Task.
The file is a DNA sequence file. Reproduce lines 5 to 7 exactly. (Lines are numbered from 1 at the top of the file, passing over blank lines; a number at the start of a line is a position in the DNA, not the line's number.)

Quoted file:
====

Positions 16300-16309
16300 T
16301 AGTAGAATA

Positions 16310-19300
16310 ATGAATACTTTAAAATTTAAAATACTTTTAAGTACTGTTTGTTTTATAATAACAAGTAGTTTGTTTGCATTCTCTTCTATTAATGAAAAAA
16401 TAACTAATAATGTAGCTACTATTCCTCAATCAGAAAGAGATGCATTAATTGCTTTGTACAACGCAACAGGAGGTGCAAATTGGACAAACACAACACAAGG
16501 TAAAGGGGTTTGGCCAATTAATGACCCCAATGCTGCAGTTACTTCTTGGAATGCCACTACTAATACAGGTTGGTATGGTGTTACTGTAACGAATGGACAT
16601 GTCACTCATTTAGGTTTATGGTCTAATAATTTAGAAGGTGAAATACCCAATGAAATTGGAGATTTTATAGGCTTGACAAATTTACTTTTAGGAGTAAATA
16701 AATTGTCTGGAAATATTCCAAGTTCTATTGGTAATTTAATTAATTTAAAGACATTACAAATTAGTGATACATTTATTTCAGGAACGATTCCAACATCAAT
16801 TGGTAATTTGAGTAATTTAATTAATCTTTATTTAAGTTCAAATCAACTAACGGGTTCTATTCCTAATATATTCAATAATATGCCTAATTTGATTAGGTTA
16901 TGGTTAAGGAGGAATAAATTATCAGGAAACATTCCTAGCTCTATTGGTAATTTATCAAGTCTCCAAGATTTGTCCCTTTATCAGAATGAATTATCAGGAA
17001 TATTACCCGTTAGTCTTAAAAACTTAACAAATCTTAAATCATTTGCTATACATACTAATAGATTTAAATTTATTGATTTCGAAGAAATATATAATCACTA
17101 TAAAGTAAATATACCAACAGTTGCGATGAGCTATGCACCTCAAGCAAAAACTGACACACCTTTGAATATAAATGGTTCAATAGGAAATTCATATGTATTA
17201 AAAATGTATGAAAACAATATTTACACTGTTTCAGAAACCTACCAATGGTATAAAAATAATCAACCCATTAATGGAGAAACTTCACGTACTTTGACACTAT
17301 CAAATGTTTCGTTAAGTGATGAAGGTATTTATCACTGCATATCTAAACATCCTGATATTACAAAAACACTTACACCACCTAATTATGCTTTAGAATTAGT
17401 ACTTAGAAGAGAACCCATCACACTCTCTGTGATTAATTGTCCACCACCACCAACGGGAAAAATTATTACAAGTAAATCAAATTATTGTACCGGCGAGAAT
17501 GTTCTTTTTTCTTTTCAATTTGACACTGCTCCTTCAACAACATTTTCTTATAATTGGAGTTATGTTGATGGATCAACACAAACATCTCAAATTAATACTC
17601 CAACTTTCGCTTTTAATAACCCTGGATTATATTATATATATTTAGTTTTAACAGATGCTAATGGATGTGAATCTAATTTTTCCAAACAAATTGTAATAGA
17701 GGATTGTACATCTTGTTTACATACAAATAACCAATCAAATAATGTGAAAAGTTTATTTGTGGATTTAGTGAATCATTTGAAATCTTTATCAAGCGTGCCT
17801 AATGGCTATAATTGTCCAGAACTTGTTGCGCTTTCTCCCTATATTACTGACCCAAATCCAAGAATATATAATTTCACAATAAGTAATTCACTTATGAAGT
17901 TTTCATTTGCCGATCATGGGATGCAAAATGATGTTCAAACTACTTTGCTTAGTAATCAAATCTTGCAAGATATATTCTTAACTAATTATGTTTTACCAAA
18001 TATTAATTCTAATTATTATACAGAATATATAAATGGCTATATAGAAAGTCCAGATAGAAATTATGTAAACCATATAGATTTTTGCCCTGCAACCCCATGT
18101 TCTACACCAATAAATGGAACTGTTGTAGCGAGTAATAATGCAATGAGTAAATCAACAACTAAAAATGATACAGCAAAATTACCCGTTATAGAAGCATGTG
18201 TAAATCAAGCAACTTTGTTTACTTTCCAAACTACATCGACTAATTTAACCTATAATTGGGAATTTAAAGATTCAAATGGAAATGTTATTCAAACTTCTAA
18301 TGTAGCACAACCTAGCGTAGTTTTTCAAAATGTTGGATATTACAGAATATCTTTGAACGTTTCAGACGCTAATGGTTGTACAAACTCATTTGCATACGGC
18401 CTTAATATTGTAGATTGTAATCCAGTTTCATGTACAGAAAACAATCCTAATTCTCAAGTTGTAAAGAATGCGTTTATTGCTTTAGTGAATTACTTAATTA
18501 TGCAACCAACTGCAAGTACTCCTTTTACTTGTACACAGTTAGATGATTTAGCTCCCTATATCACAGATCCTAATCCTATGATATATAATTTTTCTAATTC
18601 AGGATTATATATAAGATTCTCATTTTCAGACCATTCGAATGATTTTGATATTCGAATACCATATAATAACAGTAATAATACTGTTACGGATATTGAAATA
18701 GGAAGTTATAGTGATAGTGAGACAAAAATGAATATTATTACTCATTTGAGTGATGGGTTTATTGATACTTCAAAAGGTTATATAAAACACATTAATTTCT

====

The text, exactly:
16310 ATGAATACTTTAAAATTTAAAATACTTTTAAGTACTGTTTGTTTTATAATAACAAGTAGTTTGTTTGCATTCTCTTCTATTAATGAAAAAA
16401 TAACTAATAATGTAGCTACTATTCCTCAATCAGAAAGAGATGCATTAATTGCTTTGTACAACGCAACAGGAGGTGCAAATTGGACAAACACAACACAAGG
16501 TAAAGGGGTTTGGCCAATTAATGACCCCAATGCTGCAGTTACTTCTTGGAATGCCACTACTAATACAGGTTGGTATGGTGTTACTGTAACGAATGGACAT